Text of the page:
Most of the attacks we presented do indeed require that the attacker first obtained access to Dom0 and only from there can launch further attacks. For example the DMA attacks that allow to overwrite hypervisor memory do indeed assume Dom0 access. The same applies to the Q35 exploit - this one is similar to the above mentioned DMA attacks in that it also requires access to certain hardware (that is possible from Dom0), but has an advantage that can bypass the hypervisor VT-d protection in the recent Xen 3.3.
There are several reasons why those attacks are still very important though:
1) First note, that the requirement for the attacker to have access to Dom0 in order to install e.g. hypervisor rootkits, is similar to the requirement that in order to install a Windows or Linux rootkit, one first needs to obtain administrator's privileges. Yet we know that Windows or Linux rootkits is a serious security problem.
2) Concerning the Xen-based systems specifically: over the last year several bugs have been discovered and published, that allowed an attacker to gain control of the Domain0 from an unprivileged domain (i.e. escape from the virtual machine). Rafal has discovered one such bug in December 2007.
3) Recent versions of Xen make deliberate effort to protect the hypervisor even from the Dom0. On systems that have IOMMU support (e.g. Intel's VT-d), the hypervisor memory is protected from tampering using both the processor's ring3/ring0 separation mechanism as well as the IOMMU protection. We showed that those protections can be bypassed.
The attempt to isolate hypervisor and protect it even from attacks originating from Dom0 is not surprising. After all if we would like to treat the hypervisor as a root of trust, then we should make sure that its code base is minimal. If we now allow Dom0 to effectively be the hypervisor (i.e. if we don't care about Dom0-to-hypervisor escalations) then we should include all the Dom0 code to the hypervisor code base, when evaluating hypervisor security. This would result in our "extended hypervisor" having not ~300k lines of code (like current Xen does), but millions of lines of code!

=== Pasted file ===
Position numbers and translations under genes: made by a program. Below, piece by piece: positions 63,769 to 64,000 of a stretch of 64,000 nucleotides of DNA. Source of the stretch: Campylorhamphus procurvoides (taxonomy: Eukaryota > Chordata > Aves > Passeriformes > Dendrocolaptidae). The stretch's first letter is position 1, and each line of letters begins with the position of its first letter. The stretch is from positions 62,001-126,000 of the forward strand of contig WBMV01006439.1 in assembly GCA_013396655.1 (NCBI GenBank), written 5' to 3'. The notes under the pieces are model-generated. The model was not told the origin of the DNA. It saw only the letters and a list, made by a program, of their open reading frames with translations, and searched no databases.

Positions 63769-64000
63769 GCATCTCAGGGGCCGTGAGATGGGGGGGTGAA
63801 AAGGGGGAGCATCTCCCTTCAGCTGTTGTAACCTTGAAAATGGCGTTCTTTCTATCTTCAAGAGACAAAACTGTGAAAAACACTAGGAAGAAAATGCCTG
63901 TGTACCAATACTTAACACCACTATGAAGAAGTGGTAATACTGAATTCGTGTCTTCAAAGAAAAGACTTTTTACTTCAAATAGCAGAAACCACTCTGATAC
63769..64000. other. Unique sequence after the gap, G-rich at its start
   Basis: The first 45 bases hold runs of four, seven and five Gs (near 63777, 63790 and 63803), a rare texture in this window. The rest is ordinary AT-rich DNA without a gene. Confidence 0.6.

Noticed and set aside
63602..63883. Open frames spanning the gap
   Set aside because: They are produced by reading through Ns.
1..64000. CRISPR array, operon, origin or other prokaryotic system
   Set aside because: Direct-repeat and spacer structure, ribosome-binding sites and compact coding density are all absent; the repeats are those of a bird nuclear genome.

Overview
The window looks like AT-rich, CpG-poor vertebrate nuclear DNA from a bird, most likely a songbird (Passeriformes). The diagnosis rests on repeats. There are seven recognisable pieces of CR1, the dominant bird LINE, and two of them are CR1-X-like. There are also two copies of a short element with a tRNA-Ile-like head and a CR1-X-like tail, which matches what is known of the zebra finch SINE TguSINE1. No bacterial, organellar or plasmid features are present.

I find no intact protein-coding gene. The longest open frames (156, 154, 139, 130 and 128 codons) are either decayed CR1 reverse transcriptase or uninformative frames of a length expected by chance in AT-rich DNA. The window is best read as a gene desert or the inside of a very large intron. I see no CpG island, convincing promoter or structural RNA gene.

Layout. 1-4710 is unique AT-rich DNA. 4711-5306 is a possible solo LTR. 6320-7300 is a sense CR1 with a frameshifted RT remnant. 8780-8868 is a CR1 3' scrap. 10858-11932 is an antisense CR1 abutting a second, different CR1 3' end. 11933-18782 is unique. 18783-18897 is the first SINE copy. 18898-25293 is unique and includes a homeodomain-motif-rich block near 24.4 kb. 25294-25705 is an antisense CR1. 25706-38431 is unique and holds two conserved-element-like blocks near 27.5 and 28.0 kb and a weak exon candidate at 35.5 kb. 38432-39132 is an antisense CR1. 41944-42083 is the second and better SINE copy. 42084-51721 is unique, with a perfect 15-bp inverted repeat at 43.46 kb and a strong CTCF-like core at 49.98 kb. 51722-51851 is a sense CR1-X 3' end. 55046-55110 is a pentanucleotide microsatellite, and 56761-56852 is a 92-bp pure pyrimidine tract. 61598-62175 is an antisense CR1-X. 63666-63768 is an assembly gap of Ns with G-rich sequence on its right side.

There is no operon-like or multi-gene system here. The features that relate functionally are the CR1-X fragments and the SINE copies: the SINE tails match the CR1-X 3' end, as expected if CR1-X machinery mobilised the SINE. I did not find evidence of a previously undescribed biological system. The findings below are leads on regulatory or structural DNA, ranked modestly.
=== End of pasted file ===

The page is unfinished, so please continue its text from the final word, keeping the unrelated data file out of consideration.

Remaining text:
Having said that all about how important it is to prevent all the possible Dom0-to-hypervisor attacks, I should stress that we also presented an attack that does not require Dom0 access and that can be spawned from an unprivileged DomU domain. As far as I'm aware, Rafal's FLASK bug & exploit (presented in the 2nd presentation) was the first public example of a successful exploitation of an overflow in a bare-metal hypervisor. The bug was a heap overflow and Rafal presented some clever tricks of how to control the Xen's heap allocations in order to make this bug exploitable.
Please note that all the rootkit-like stuff that we also presented, i.e. Rafal's Xen Loadable Modules framework and his hypervisor rootkits, as well as Alex's and mine XenBluePill, can all be used with all the above mentioned attacks. So, e.g. if we are on a machine that has VT-d support and run Xen 3.3 we can still use the Q35 attack and get the XLM framework running and then use it to install e.g. XenBluePill on top of running Xen, as showed during the 3rd presentation. Similarly, we could use the FLASK exploit and get XLM running again and again used it for installation of the other stuff.
Hope this clears some confusion about our presentations. As already promised, the codes and demos and full version of the 2nd talk slides (with the Q35 attack details) will be posted after Intel release the patch for their motherboards. Stay tuned.